Blue Collar Worker

What is a Blue Collar Worker?

Blue collar worker is an employee whose primary responsibilities require manual labor and the use of physical strength to create a product or deliver a result. “Blue-collar” and “white-collar” are terms in the English language that evoke different images. The blue-collar worker is perceived to make less than the white-collar worker. The white-collar worker might work behind a desk in the service industry, while the blue-collar worker gets their hands dirty doing manual labor or working in a division of manufacturing.

A blue-collar worker is a working class person who performs manual labor. Blue-collar work may involve skilled or unskilled labor. The type of work may involve manufacturing, warehousing, mining, excavation, electricity generation and power plant operations, custodial work, farming, commercial fishing, logging, landscaping, pest control, food processing, oil field work, waste collection and disposal, recycling, construction, maintenance, shipping, driving, trucking and many other types of physical work. Blue-collar work often involves something being physically built or maintained.

In contrast, the white-collar worker typically performs work in an office environment and may involve sitting at a computer or desk. A third type of work is a service worker (pink collar) whose labor is related to customer interaction, entertainment, sales or other service-oriented work. Many occupations blend blue, white, or pink-collar work and are often paid hourly wage-labor, although some professionals may be paid by the project or salaried. There are a wide range of payscales for such work depending upon field of specialty and experience.

Origin of Term ‘Blue Collar Worker’

The term blue collar was first used in an Alden, Iowa newspaper called the Times in 1924: “If we may call professions and office positions white collar jobs, we may call the trades blue collar jobs”. The phrase stems from the image of manual workers wearing blue denim or chambray shirts as part of their uniforms. Industrial and manual workers often wear durable canvas or cotton clothing that may be soiled during the course of their work. Navy and light blue colors conceal potential dirt or grease on the worker’s clothing, helping them to appear cleaner. For the same reason, blue is a popular color for boilersuits which protect workers’ clothing. Some blue collar workers have uniforms with the name of the business and/or the individual’s name embroidered or printed on it.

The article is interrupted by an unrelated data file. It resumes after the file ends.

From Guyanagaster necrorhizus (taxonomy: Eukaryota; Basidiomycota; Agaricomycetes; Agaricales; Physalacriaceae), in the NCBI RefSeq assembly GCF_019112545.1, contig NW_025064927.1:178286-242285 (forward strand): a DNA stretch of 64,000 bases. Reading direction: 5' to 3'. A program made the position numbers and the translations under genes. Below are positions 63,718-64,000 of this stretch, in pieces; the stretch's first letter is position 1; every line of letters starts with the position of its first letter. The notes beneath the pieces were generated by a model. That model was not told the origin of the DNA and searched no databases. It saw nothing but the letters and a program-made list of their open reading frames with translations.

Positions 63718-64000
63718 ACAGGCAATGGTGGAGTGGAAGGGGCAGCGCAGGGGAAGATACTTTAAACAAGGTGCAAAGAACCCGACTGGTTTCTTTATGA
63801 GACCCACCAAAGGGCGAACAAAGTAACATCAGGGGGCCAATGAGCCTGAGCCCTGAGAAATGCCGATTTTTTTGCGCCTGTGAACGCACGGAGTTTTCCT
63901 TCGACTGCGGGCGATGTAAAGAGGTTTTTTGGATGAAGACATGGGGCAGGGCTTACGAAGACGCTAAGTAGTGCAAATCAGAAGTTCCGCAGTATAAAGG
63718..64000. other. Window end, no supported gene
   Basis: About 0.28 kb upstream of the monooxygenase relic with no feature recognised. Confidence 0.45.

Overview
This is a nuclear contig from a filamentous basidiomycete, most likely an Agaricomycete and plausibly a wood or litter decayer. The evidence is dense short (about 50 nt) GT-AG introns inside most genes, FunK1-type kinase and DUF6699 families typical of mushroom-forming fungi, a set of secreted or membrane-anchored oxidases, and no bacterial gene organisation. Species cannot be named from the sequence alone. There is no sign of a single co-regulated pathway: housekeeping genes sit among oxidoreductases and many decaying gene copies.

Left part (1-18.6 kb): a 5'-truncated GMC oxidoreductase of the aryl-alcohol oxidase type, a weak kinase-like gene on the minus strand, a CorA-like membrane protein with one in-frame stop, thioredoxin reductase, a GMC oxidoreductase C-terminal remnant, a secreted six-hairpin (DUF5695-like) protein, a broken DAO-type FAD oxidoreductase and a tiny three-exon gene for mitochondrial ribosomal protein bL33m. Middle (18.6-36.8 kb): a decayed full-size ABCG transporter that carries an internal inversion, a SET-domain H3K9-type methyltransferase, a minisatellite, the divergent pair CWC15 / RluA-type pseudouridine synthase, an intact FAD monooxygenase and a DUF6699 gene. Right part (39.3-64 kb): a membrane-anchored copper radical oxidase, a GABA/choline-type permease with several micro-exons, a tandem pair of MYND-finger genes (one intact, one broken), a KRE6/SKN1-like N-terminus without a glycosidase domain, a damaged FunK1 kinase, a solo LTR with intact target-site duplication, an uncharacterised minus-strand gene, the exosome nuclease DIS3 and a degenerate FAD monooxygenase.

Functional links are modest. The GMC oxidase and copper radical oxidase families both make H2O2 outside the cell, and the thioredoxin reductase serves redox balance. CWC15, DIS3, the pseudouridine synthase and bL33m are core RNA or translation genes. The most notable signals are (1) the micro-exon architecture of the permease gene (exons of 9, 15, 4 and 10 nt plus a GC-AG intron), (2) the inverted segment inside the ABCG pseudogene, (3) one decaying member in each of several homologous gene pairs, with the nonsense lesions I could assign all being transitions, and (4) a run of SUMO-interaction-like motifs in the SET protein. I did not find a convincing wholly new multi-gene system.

Historically, the popularity of the colour blue among manual labourers contrasts with the popularity of white dress shirts worn by people in office environments. The blue collar/white collar colour scheme has socio-economic class connotations. However, this distinction has become blurred with the increasing importance of skilled labour, and the relative increase in low-paying white-collar jobs.

Educational Requirements

Since many blue-collar jobs consist of mainly manual labor, educational requirements for workers are typically lower than those of white-collar workers. Often, not even a high school diploma is required, and many of the skills required for blue-collar jobs are learned by the employee while working. In higher level blue collar jobs, such as becoming an electrician or plumber, vocational training or apprenticeships are required and state-certification is also necessary.


The term blue-collar worker does not automatically suggest low-pay. Many blue-colour jobs require extremely skilled labour and are therefore well-paid. At the same time, while white-collar jobs are typically associated with being high-paid, there are now many lower-paid jobs in the white-collar sector, such as interns, assistants and executives which are often entry-level.

The Difference Between White Collar and Blue Collar Workers

There are several differences between white collar and blue collar workers:

  • Work setting. The most obvious one is that a white collar worker works at an office, while blue collar workers can work in various non-office settings, such as construction sites, production lines, on the road etc.
  • Type of labor. While white collar workers may often use their hands to do their job (e.g. data entry clerk), they most often don’t rely on their physical abilities like blue collar workers do. Manual labor is a characteristic of blue collar jobs.
  • Pay. White collar jobs tend to pay better than blue collar jobs. But, there are exceptions – for example, a skilled machine operator might make more money than a bank teller.
  • Education. Many white collar jobs require degrees, so workers in these professions are usually more educated than blue collar workers.
  • Legal regulations. For example, in the U.S., white collar workers are exempt from FLSA (Fair Labor Standards Act), while most blue collar workers aren’t.